35. Teacher: What is a nocturnal animal? Student: An animal that stays awake at night. Teacher: Tell me more about that. Does a nocturnal animal have special characteristics? Student: Well, it doesn’t sleep a lot. Misconception

  36. Prompting for Cognitive and Metacognitive Thinking

  37. Skill is the ability to apply concepts when not prompted to do so.

  38. Questioning is about assessment Prompting is about doing

  39. Background knowledge prompts invite students to use what they know to resolve problems

  40. Process or Procedure Prompts To perform a specific task

  41. Teacher: What is a nocturnal animal? Student: An animal that stays awake at night. Teacher: Tell me more about that. Does a nocturnal animal have special characteristics? Student: Well, it doesn’t sleep a lot. Teacher: I’m thinking of those pictures we saw of the great horned owl and the slow loris in the daytime and at night. Does your answer still work? PROMPT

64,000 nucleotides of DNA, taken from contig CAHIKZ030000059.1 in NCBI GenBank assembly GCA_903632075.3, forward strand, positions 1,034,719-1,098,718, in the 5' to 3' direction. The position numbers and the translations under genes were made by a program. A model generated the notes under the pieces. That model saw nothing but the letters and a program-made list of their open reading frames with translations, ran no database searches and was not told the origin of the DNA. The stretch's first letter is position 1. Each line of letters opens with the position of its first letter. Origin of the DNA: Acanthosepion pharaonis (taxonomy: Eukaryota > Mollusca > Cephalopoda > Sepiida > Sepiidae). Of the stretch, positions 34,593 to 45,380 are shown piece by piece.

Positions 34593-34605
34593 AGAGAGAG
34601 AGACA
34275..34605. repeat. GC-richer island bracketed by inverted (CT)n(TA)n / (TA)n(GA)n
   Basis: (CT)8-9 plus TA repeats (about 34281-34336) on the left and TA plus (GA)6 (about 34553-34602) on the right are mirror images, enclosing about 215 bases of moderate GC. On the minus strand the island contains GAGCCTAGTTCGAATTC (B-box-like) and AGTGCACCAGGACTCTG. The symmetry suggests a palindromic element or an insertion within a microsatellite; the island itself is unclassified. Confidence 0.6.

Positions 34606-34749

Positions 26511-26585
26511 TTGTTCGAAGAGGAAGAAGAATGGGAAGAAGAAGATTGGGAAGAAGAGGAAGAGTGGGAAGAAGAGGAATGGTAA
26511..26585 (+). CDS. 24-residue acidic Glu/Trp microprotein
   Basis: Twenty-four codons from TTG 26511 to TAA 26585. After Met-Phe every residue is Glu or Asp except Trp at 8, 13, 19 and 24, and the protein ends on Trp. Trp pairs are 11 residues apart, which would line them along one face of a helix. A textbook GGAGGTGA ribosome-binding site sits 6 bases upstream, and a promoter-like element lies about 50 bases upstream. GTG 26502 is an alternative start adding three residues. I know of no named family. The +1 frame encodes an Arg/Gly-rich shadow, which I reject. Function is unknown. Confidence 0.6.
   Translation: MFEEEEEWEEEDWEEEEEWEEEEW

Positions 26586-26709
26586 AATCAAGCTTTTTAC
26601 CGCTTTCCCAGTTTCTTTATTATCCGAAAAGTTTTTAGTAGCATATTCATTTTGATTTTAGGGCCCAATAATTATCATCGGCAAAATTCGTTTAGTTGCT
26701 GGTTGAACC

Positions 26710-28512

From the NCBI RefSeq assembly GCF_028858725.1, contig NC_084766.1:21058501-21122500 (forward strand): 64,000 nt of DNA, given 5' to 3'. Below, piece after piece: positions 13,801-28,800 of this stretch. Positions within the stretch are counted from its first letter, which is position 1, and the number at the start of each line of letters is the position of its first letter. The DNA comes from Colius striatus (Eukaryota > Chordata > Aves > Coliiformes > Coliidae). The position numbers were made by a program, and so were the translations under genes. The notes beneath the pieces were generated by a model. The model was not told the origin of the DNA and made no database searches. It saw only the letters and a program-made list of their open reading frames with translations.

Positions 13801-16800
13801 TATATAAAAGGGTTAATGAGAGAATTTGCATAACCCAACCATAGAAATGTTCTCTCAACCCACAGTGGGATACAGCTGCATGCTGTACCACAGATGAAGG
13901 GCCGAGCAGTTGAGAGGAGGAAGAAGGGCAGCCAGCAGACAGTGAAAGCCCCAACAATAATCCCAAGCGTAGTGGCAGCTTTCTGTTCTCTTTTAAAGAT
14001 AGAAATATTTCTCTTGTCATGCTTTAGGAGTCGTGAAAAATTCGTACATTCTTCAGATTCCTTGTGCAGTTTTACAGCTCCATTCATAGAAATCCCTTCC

42. Cues to Shift Attention

  43. Cues Shift attention to sources of information More directandspecificthan prompts

  44. the expert commentator sees things you don’t cues do the same for novices Attention grows with competence

  45. Cues shift the learner’s attention Visual Verbal Gestural Physical Positional Environmental

  46. Whenprompting and cueing fail, it’s time for direct explanation.

  47. Direct Explanation Identify Explain Think aloud Monitor Take care not to re-assume responsibility too quickly

  48. Table Talk • How does Rita use robust questions, prompts, cues, and direct explanation to guide her students’ vocabulary learning?

  49. Making Group Work Productive

  50. How Do You Know It’s Productive?